9 Lessons from Attending #Inbound15 Conference

Inbound 2015Do you enjoy attending conferences and events?  Ones that get you out of the office to mingle and learn?

Personally, I prefer smaller intimate gatherings to large ones — for me, anything over 50 attendees is “large” as I like to build relationships rather than “speed date”, it’s all a matter of perspective.  This year I attended Inbound 2015, with somewhere around 10,000 – 13,000 attendees depending what you read and absolutely loved it.

With speakers such as Seth Godin, Brené Brown, Daniel Pink, my friend Marisa Smith, client Anese Cavanaugh, Chris Brogan and more, totaling over 200 sessions in 3 days, you knew it was going to be an event to remember.

Some lessons from Inbound15:

  1. Whenever possible, never have someone introduce you who doesn’t know you.  Seems obvious, yet only two of the speakers I saw had someone else introduce them.  The rest were introduced by event staff clearly reading off notecards.  The difference was palpable.
  2. Never read your PowerPoint slides and call that a presentation, especially when attendees are getting the slide decks as part of the conference — it’s disappointing to the audience who could have attended one of six other sessions at that time (and, in my case, who had 3 that I wanted to see and chose this one).
  3. If your talk is meant to serve people at all levels, include something for all levels.  If it’s meant to be basic, say that.  Same with advanced.  One well-known speaker (not mentioned above) presented content so basic that within 20 minutes (of 45 min session), over 70 people walked out.  I left at minute 25, again disappointed as there was another session I wanted to attend at the same time.
  4. Speaking and you wrote a book?  Bring several and hand them out to attendees (as in “giveaway”).  Be sure the book has a bookmark or other info inside which leads readers to your website to sign up for additional resources.  No book?  No worries — offer a resource kit for conference attendees and make that the last slide of your presentation so it remains up while you do Q&A.  Give the resource kit (no opt-in) and then offer additional info for the opt-in for true Extreme Client Care™.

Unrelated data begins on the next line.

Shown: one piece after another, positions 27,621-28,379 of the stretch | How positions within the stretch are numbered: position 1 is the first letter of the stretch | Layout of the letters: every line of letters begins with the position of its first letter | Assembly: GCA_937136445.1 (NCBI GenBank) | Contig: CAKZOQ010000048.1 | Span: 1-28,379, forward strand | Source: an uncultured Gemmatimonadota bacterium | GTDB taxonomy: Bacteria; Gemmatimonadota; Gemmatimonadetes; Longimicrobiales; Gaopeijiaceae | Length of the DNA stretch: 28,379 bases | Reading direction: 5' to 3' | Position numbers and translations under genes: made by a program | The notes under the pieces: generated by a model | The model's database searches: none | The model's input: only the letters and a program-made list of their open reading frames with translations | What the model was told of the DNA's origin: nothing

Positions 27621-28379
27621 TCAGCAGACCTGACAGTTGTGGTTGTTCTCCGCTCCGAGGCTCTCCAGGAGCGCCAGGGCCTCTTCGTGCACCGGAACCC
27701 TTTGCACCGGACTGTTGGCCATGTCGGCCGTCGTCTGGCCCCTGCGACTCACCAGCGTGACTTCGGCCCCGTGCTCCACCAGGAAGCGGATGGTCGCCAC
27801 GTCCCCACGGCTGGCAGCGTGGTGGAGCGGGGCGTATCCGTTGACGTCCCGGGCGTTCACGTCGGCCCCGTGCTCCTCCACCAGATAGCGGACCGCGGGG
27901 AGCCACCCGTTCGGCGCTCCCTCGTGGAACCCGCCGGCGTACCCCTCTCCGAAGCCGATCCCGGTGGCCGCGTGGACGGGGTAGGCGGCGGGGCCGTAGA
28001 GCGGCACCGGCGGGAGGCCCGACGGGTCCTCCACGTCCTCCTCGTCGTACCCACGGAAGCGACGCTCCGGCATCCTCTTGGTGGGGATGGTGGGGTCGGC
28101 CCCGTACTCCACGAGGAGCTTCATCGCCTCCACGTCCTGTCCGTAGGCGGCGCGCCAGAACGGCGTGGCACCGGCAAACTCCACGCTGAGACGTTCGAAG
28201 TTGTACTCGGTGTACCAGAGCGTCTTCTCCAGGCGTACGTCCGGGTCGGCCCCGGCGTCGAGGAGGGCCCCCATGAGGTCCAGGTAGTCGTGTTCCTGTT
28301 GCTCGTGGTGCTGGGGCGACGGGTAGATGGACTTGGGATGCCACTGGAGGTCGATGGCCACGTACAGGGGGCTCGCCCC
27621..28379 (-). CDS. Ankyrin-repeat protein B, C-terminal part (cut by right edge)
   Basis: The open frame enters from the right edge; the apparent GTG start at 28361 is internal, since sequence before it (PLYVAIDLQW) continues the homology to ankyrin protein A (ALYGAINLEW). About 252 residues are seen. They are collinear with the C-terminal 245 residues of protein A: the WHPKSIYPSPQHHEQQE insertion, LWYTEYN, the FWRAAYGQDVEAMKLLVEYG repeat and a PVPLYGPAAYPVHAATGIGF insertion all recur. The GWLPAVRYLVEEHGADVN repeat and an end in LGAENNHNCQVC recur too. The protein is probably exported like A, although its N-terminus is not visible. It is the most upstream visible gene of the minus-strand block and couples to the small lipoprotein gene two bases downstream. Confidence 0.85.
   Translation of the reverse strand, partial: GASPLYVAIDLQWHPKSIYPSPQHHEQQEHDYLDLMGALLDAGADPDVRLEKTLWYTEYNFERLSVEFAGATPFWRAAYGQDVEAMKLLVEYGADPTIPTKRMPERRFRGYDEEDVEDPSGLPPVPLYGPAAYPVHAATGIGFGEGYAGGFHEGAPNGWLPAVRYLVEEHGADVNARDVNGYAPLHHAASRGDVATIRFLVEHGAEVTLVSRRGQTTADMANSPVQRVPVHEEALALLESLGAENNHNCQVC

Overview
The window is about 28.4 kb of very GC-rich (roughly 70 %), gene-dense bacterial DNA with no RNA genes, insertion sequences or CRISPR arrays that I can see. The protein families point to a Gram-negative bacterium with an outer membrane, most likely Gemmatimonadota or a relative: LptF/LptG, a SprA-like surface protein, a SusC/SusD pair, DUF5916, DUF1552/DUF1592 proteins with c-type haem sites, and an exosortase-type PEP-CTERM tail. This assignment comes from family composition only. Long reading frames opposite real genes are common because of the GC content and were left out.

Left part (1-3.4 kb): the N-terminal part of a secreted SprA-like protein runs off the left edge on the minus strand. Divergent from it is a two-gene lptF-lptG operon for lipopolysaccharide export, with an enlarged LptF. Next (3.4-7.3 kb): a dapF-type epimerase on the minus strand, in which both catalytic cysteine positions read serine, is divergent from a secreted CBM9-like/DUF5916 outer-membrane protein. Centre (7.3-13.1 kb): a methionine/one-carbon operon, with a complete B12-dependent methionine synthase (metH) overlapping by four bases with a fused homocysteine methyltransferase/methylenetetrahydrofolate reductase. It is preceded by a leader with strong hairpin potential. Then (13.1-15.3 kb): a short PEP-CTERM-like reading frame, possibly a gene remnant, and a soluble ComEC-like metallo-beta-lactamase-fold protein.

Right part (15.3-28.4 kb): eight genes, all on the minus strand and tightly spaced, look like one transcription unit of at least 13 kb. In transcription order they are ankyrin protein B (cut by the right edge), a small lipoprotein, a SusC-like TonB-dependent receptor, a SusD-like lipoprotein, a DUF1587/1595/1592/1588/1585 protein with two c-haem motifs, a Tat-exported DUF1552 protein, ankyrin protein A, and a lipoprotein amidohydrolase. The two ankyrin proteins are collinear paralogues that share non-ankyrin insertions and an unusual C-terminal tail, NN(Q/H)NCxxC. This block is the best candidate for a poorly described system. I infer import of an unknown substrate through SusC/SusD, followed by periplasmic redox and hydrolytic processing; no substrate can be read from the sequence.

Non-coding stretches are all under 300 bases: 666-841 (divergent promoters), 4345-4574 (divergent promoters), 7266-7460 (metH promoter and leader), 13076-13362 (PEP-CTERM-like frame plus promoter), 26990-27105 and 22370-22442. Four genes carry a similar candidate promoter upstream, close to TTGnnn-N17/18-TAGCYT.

5. Ensure there’s someplace for attendees to mix and mingle (and relax or just get away from the crowds) that’s outside the session rooms and hallways. Inbound15 did a fantastic job with this.  If you’re attending, know where these spots are so you have a place to recharge, especially if you’re an introvert.
  6. Several sessions to choose from and not sure which to attend? If any of the speakers wrote a book, read it. This will tell you more about the session than the talk write-up and you can make a more informed choice.
  7. Business cards are passe.  Some may argue with me here, yet only one person asked for my card (and he connected with me on LinkedIn and then returned the card within a minute), everyone else wanted my LinkedIn name.  Note: If you’re networking in local Chambers of Commerce, BNI Groups, etc. cards may still be popular, check out the environment you’ll be networking in to see what’s best practice there and do it before buying hundreds of cards.
  8. Mix comfort with style.  The first day I logged over 5 miles (thanks Fitbit for letting me know!) at the conference.  My shoes were cute, my feet were killing me.  Day 2, my shoes were cute and my feet were good to go.  A colleague wore gorgeous boots and suffered in pain, wishing there was a comfy shoe store on site.
  9. If the venue offers an app, get it.  Inbound had a phenomenal (as in “best I’ve ever seen”) app for this conference.  It included everything from live social updates, attendee info (if you wanted to provide for networking), info about every session and speaker, info local to Boston, shuttle info. . .the list goes on and could fill several blog posts.  Truly well done and a prime example of Extreme Client Care™.

I’m not going to list “follow-up with those you met” — you know you need to do it and you know the lack of results that happen when you don’t.

And a great example of Extreme Client Care™?  They’re sending out copies of all the slide presentations to attendees so if you couldn’t attend everything you wanted (like me!), you can at least see the slides and, in some cases, recaps of those sessions.

Attend any conferences lately?  What lessons would you add to this list?  Please share below.